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Venture Capital: A Transition in Progress?

April 19, 2013 Comments off

vctreeIs the VC risk profile changing?  That thought came to mind after reading commentary by Kent Bernhard Jr.’s article: “Venture capital gets a serious smackdown in the Harvard Business Review”.  Both articles are great reads.  Bernhard comments on an article in the HBR that makes the case that the VC world is shrinking due to, among other things, not providing an adequate return to its investors.  The article contemplates perhaps the industry is destined to failure – or a change of business models?

I agree with Bernhard in that VC’s will stay and continue to fund in a sweet spot that’s needed in the market.  I also think that the incredible growth in Angel Funding and the upcoming potential for crowd funding plays right into a stronger return of the VC industry.  How could it not?  Now, the VC industry can look across a horizon of companies that either make it or not in development and proving a product to the market.  Thus, I believe the VC market will move up a risk-class and place less risky bets on more proven technologies.  Look out Angels on your Series B, C, or D, rounds.  VC’s will be looking to secure a return for their investors and secure their traditional compensation models.  Until they can’t, but that’s a long time from now.

Even though, the disruption of the financial markets have been tough on all of us, I believe this transition has created opportunities never imagined before – and that’s a good thing for everyone.  Look for even more investing models to emerge in the coming months and years.  Nature abhors a vacuum!

3 Reasons to Write it Down Before Action

March 18, 2013 Comments off

pencilLast week was full of surprises.  Teams converged to address a very sticky, emotional and difficult issue.  No surprise, it also involved money, faulty decisions and blame all around. But, I’m getting ahead of myself.

Due to the complexity of the issues involved, I decided to try to create a factual summary of the past and what led up to the present situation. I presented the timeline to all parties to help us all recast the sequence of events. By trying to remove emotion and script only facts along a timeline, we realized, like a lot of difficult decisions, many people and situations conspired consciously or unconsciously to bring us to where we were.  Reducing the facts to a timeline and having everyone agree on what happened quickly allowed us to move forward with the present challenge.  So, write it down, use the facts and you can gain:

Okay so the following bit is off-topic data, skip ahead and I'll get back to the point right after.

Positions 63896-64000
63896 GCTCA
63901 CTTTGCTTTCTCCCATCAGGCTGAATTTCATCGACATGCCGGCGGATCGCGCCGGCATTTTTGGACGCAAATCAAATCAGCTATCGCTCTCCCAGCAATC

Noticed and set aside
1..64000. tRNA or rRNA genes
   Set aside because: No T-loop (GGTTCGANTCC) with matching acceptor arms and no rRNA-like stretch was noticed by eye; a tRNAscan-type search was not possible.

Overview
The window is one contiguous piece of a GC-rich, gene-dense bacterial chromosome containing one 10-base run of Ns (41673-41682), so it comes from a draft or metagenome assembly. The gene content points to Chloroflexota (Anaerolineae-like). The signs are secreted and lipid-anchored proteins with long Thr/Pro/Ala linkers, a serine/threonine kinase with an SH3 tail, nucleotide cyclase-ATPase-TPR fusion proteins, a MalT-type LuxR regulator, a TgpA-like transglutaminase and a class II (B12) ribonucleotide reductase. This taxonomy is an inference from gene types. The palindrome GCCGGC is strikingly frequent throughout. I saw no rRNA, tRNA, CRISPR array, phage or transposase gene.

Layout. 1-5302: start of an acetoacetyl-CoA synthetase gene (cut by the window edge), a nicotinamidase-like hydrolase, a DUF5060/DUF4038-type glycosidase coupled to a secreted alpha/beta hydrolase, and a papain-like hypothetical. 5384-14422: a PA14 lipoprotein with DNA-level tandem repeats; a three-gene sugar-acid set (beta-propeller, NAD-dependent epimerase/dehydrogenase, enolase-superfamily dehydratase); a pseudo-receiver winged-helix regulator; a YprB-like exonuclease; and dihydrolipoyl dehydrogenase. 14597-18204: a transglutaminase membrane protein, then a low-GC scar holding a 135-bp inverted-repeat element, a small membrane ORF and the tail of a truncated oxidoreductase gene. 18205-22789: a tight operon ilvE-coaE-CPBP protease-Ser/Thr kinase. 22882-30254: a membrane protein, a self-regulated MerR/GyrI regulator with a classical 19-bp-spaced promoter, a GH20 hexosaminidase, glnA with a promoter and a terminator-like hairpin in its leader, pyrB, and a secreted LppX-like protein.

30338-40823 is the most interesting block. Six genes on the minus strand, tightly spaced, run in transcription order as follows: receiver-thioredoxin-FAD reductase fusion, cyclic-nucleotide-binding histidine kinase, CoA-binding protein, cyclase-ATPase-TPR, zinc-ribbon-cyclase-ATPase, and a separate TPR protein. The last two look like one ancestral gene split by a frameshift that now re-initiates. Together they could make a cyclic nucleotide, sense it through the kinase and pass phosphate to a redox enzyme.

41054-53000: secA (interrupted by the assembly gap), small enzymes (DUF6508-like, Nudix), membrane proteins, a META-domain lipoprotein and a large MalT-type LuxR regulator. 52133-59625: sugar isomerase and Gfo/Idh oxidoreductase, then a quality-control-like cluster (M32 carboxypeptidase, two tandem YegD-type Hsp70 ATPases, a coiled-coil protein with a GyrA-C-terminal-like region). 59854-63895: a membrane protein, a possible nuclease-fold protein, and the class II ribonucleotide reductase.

1. Clarity

2. Perspective and

3. Build a reasonable plan going forward

The exercise allowed me to also see there was error with “my team” and “their team” – and once we took responsibility, it opened the door to collectively take responsibility and work together on solving what got us there.  We focused on the problem, not the people.  Try it sometime.

Fix That E Mail Address – Before It’s Too Late

February 27, 2013 Comments off

atsignCredibility, consistency and striving for the correct first impressions.  Then, there’s the little detail about your e mail address.  In the land of godaddy instant websites and e mail combined the ability to link your gmail address to virtually any server; why aren’t we doing that?  Meaning to establish, as start-ups we have at least gone through the motions of creating a small web presence and a decent, credible address name.  Then again, there’s the best and worst, as presented by Fast Company – would you have your taxes done by someone with an e mail address taxplaya at hotmail dot com?  Enjoy.

Inclusive Management, Messaging and Trust

February 8, 2013 Comments off

slide-39-638I recently found a great report – a global study called the Edelman Trust Barometer.  There’s a lot to learn from this report, but the key take aways for me are the following:

  1. A trusting culture requires a dynamic, not “top down” management – here they call it Inclusive Management – and it just doesn’t mean getting people’s opinions.